Archive for lisianthus
And alas, dear gardeners, if you were steadfast in your watering through the oppressive heat of the past couple of weeks, you, too, are likely enjoying the fruits — and flowers — of your efforts. (And openly marveling at just how much your plants have grown.)
The 100-plus thermometer readings created an outdoor hothouse effect that had varieties like the yellow and orange lantana (in the second photo) reaching out with arm-like chutes — happy to receive the sunshine being offered.
I began to think maybe, just maybe, I could cobble together enough of a display to keep a pleasing view to the outside through the fall holiday season.
As you’ll recall, I already have clear net lights attached to the balcony’s perimeter — a perfect Read the rest of this entry »
In preparing to show you the blossom of the final lisianthus in the tri-color group I purchased this season — lime green, joining the previously unveiled blue and yellow — I couldn’t help noting how much they lived up to their description. The distributor promised blossoms reminiscent of those on a rose.
Basically, to me that means the way the buds compact and the subsequent layers of petals unfurl look a lot like that most popular of garden flowers. The lisianthus bundle I purchased is in fact dubbed “rose bouquet.”
Unfortunately the lisianthus, an annual, doesn’t provide the added gift of fragrance that roses can Read the rest of this entry »
Don’t get me wrong, I don’t do it every Sunday — and frankly, it sometimes follows not having gone to sleep at all (I am an unabashed night owl) — but I do try to flip the script every then and again and take advantage of these solitary seasonal moments.
When I do, it’s just me, a piping hot beverage and some inspirational reading material. (One of my favorites is Anna Quindlen’s “A Short Guide to a Happy Life,” which holds up to numerous repeat-readings.)
Sunday is the day — and dawn is the time of day — that the noise of Chicago’s elevated train gives us urbanites a much-needed respite. It’s also before Read the rest of this entry »
Recently I had to right, and then anchor my heirloom tomato pots after strong winds caused them to topple over.
And, just last evening I was furiously trying to snap a few photos of first-bloomers and complete some garden maintenance before the dark clouds opened up to end the day as it had begun: with driving rain.
The upside: I was spared my nocturnal watering ritual for the day. Nature gives, but sometimes, Read the rest of this entry »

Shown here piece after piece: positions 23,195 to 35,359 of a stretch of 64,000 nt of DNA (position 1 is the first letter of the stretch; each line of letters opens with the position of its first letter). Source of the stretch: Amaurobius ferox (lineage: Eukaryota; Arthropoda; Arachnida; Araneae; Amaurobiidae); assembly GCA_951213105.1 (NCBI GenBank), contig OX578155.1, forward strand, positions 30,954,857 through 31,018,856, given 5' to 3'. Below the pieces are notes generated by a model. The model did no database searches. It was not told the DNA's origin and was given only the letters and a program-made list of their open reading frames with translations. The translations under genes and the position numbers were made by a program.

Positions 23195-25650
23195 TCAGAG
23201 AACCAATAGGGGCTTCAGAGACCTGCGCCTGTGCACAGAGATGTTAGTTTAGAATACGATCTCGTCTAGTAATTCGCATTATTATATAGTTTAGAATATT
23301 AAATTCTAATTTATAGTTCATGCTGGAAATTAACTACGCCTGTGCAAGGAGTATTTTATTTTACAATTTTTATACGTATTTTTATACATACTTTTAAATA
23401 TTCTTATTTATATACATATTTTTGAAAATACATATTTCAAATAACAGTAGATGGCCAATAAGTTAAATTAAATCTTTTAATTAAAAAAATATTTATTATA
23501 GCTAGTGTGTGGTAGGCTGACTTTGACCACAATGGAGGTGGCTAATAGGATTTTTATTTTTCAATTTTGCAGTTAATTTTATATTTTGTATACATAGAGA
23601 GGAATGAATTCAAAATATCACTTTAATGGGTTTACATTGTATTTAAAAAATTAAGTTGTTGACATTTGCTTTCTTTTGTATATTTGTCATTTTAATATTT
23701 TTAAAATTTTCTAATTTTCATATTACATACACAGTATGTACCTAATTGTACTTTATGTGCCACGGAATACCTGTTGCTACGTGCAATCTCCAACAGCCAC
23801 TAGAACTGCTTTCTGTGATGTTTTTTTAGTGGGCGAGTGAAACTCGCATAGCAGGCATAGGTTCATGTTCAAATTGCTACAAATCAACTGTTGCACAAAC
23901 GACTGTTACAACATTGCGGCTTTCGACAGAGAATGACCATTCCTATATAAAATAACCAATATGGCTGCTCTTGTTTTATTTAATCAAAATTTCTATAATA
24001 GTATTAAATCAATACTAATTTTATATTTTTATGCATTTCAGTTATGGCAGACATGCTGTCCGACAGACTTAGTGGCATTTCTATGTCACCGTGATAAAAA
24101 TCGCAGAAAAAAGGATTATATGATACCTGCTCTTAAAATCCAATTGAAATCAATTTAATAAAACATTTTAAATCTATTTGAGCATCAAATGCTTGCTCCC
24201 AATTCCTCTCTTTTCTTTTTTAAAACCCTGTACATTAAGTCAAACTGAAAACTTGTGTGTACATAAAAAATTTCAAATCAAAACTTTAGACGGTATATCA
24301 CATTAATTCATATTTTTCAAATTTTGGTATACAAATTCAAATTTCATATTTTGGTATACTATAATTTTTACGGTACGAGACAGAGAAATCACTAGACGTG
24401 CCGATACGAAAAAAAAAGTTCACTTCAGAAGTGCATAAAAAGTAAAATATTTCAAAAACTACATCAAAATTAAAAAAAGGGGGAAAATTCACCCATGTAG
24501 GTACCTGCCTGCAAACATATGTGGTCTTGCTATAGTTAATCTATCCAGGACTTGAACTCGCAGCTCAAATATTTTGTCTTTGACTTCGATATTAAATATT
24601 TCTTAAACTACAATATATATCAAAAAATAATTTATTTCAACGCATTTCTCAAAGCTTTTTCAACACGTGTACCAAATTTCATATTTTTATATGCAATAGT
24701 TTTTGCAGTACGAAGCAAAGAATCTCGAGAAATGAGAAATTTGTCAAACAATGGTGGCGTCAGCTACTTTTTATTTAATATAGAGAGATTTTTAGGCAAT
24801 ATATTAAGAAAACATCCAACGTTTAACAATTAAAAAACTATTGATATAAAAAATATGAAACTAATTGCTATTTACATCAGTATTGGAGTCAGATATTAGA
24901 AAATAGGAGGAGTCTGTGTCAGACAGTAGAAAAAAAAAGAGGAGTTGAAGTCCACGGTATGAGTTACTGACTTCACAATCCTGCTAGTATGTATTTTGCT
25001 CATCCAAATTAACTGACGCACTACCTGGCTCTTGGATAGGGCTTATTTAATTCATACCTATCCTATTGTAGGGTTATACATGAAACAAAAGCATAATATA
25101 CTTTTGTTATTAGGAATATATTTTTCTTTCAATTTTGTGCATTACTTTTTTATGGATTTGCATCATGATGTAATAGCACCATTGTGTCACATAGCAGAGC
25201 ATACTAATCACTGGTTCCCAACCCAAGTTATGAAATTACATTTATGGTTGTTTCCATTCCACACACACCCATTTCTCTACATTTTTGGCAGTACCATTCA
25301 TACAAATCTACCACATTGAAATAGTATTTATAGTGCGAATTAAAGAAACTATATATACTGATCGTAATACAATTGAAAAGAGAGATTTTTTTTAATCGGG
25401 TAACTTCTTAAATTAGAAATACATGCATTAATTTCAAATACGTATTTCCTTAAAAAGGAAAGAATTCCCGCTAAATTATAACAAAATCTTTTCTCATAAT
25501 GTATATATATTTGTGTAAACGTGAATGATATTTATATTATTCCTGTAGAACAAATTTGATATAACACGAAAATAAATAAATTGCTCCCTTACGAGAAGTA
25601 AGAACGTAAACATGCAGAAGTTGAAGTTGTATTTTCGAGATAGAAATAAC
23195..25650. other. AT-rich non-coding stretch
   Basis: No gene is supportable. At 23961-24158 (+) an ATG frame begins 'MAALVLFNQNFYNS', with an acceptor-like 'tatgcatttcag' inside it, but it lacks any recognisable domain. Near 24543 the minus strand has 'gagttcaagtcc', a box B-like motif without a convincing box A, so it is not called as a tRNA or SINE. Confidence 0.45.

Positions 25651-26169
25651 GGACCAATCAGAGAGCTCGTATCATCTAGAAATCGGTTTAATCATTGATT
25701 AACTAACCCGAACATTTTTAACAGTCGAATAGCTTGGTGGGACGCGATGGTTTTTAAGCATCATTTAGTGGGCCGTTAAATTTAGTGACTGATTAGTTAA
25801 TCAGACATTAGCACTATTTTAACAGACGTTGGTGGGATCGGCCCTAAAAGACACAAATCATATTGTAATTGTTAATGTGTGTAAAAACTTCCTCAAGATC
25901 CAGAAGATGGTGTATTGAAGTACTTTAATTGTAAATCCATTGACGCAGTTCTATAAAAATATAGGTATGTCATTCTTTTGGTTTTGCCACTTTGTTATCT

Not because the weather didn’t hold up. Not even because I didn’t want to repeat all that lifting just to do it again in reverse a day and a half later. No, after stepping out onto my balcony with the best of intentions, I looked up — and then backed out. Or rather, backed back in… into my condo, that is.
I decided that maybe it wasn’t such a good idea to tempt fate and mess about outside while a huge metal scaffolding platform hung overhead — no Read the rest of this entry »
It’s easy for me to get caught up in the wake of ambitious dreams when plotting my garden. But lest I drown in the disappointment of plans gone awry, I remind myself of the KISS principle: Keep It Simple Stupid. And yes, I’m talking to me.
Experimenting with lots of untried seeds — hoping they all sprout, hoping they don’t fall prey to my cat’s midnight munchies, and hoping they go on to grow, thrive and bloom — that’s a lot of pressure. Of course, I go into it knowing that some seeds won’t sprout and some that sprout won’t survive. What can I say, it’s a process.
That’s why I follow the simple rule of using plantlets that are already established to fill in the Read the rest of this entry »
In my mind’s eye, the idea of a monochromatic garden is very intriguing, entrancing even. All-white gardens are quite the rage in certain circles, and, with my adoration of blue flowers, I’ve been oh-so tempted to create an all-blue fantasy.
But I think the reality would be far less satisfying than the dream. Recently, a fellow gardener who shares my love of blue said that if she had her druthers, some day she’d plant a garden of blues Read the rest of this entry »
Sensory overload. It’s one of a garden’s most enchanting promises. And, indeed, it’s what likely contributes to a garden’s universal appeal. The vibrant colors, the delicate fragrances, the varied textures and wonderful flavors all stimulate the senses. I try to reflect each of these aspects in my small outdoor space. Here’s how I’ll introduce them:
Color: My palette — which plays off my interior color scheme — consists of yellows, greens, blues and oranges. I’m using some selections that have performed well for me in the past as a base, and Read the rest of this entry »